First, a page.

WASHINGTON (Reuters) - U.S. housing starts rose to a near eight-year high in July as builders ramped up construction of single-family homes, suggesting that the economy was firing on almost all cylinders.
The Commerce Department report on Tuesday added to solid payrolls, retail sales and industrial output data in suggesting the economy got off to a strong start in the third quarter. The steady flow of upbeat economic reports has bolstered views that the Federal Reserve will raise interest rates in September.
“The Fed is likely to take further reassurance that housing is on an improving trend and this should add to the view that the economy is in more normal territory,” said John Ryding, an economist at RDQ Economics in New York. Groundbreaking increased 0.2 percent to a seasonally adjusted annual pace of 1.21 million units, the highest level since October 2007. June and May starts were revised higher, a sign that builders are growing more confident in the economy.
Housing starts have now been above a one million-unit pace for four straight months. Economists had forecast groundbreaking on new homes rising to a 1.19 million-unit pace last month.
The dollar was trading higher against a basket of currencies, while prices for U.S. Treasury debt fell. The S&P homebuilding index .SPLRCHOME jumped 3.09 percent, outperforming the broader market, which was weighed down by weaker-than-expected quarterly results from Wal-Mart (WMT.N).
Housing is getting a tailwind from a tightening labor market, which is encouraging young adults to move from their parents’ basements and set up their own lodgings.
Economists expect that housing will absorb some of the slack from a struggling manufacturing sector and contribute to growth this year. The economy expanded at a 2.3 percent annual pace in the second quarter and forecasts for the July-September period are close to a 3.0 percent rate.
Most economists expect the Fed to hike interest rates next month for the first time in almost a decade.
“The housing market is a leading light of the economy and it looks like that will be the case for a while. My take is the economy is moving forward solidly,” said Joel Naroff, chief economist at Naroff Economic Advisors in Holland, Pennsylvania.
A report on Monday showed confidence among homebuilders climbed to a near 10-year high in August. The firming housing market is bolstering profits at Home Depot Inc (HD.N). The world’s No.1 home improvement retailer reported better-than-expected quarterly same-store sales and raised its full-year sales and profit forecast on Tuesday.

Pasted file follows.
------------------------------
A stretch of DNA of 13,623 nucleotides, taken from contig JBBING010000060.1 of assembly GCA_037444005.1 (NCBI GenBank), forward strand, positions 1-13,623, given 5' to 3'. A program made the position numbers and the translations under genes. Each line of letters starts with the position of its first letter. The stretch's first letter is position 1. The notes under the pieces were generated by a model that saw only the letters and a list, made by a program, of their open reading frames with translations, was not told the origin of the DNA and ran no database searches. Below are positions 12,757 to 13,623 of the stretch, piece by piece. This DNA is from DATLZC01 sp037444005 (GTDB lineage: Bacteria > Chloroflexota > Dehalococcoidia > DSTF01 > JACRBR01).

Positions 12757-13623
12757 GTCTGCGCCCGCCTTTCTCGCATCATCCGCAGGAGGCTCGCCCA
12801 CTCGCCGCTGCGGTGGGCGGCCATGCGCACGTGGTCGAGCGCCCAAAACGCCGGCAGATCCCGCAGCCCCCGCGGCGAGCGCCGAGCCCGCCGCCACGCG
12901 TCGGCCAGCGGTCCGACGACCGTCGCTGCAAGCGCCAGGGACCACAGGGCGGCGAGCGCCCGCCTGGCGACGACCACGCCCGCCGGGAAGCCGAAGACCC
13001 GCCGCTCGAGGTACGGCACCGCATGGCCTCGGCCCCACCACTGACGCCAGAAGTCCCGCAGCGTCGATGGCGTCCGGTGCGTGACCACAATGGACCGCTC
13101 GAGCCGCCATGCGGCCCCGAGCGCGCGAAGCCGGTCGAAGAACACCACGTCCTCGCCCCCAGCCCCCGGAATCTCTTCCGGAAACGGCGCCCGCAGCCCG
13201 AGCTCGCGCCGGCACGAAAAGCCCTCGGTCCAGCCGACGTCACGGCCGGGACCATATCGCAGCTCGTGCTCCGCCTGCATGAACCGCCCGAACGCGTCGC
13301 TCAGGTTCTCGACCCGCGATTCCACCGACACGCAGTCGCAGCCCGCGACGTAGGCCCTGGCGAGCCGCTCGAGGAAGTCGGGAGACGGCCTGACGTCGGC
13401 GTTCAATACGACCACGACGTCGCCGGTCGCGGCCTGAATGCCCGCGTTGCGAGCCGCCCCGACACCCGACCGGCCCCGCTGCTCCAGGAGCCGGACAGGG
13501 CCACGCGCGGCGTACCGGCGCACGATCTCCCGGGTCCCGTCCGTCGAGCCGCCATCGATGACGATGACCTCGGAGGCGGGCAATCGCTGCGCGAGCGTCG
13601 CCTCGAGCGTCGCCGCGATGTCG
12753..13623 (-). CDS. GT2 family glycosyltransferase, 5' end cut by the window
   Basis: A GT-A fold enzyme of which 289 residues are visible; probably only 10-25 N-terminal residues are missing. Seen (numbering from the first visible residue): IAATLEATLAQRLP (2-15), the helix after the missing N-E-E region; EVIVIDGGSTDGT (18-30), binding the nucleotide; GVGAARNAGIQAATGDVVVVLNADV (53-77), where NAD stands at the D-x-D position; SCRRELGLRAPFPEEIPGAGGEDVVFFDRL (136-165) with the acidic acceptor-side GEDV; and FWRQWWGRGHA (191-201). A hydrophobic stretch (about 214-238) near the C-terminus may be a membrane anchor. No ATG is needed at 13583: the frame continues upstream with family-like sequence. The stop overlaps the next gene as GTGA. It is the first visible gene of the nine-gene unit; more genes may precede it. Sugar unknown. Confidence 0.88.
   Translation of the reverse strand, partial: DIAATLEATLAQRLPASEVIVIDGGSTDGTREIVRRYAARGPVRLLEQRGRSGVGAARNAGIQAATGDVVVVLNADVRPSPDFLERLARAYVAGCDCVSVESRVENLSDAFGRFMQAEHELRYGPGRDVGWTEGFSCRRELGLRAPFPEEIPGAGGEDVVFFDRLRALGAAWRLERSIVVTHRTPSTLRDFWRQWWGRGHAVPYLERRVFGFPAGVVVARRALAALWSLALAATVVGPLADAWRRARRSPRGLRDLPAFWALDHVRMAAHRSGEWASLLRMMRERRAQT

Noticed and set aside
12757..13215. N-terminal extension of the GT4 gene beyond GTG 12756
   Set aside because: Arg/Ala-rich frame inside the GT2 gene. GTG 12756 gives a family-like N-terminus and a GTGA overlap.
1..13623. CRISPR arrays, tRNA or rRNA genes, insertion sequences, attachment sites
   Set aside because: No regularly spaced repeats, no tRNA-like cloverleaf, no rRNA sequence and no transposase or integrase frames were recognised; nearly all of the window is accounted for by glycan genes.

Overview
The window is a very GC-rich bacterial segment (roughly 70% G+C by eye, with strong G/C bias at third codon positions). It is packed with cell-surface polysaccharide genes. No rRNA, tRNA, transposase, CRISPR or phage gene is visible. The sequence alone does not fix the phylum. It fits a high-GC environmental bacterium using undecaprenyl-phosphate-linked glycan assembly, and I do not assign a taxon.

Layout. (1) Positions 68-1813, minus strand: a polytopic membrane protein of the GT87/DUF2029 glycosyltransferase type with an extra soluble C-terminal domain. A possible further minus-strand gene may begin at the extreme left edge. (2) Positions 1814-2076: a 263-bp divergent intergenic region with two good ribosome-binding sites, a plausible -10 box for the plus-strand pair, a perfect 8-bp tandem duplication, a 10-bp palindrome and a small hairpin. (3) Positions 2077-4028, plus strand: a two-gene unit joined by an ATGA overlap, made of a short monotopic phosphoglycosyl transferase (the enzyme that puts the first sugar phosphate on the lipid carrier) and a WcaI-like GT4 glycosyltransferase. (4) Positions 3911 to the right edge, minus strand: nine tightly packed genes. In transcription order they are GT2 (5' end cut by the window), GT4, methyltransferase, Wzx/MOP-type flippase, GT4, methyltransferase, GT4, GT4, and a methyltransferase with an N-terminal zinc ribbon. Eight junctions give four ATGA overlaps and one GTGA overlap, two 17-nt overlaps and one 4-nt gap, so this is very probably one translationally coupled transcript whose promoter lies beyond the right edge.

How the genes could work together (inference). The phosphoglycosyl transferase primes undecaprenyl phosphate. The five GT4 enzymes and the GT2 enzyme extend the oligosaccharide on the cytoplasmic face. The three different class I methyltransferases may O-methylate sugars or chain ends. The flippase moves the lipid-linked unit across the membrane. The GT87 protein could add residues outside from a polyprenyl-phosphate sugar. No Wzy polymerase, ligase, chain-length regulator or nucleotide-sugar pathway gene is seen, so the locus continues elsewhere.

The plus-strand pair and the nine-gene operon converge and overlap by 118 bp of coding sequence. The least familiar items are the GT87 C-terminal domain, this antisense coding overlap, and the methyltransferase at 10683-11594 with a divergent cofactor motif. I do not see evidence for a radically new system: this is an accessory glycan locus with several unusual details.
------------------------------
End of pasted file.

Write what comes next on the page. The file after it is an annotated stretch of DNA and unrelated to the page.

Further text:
In July, groundbreaking for single-family homes, which accounts for the largest share of the market, surged 12.8 percent to a 782,000 unit pace, the highest level since December 2007. Single-family home building in the South, where most of the home construction takes place, rose to the highest level since January 2008.
Though housing starts in the Northeast tumbled 27.5 percent, that followed several months of strong gains as builders rushed to take advantage of tax incentives for real estate development in New York that expired in mid-June.
Groundbreaking on single-family homes in the Northeast in July rose to the highest level since October 2013. Single-family starts in the West increased to a near eight-year high.
“Construction activity is picking up across the country, which we take as a positive signal about the health of the U.S. consumer and overall economy,” said Jesse Hurwitz, an economist at Barclays in New York.
Starts for the volatile multifamily segment fell 17 percent to a 424,000,000 unit rate. The decline, however, is likely to be temporary given a tightening rental vacancy rate.
While building permits fell 16.3 percent in July to a 1.12 million-unit pace, that followed three straight months of hefty increases and the decline was likely related to the expiration of the tax incentives in New York. Building permits in the Northeast plunged 60.2 percent last month.
Single-family building permits slipped 1.9 percent in July.
Multi-family building permits tumbled 31.8 percent.
Reporting By Lucia Mutikani; Editing by Andrea Ricci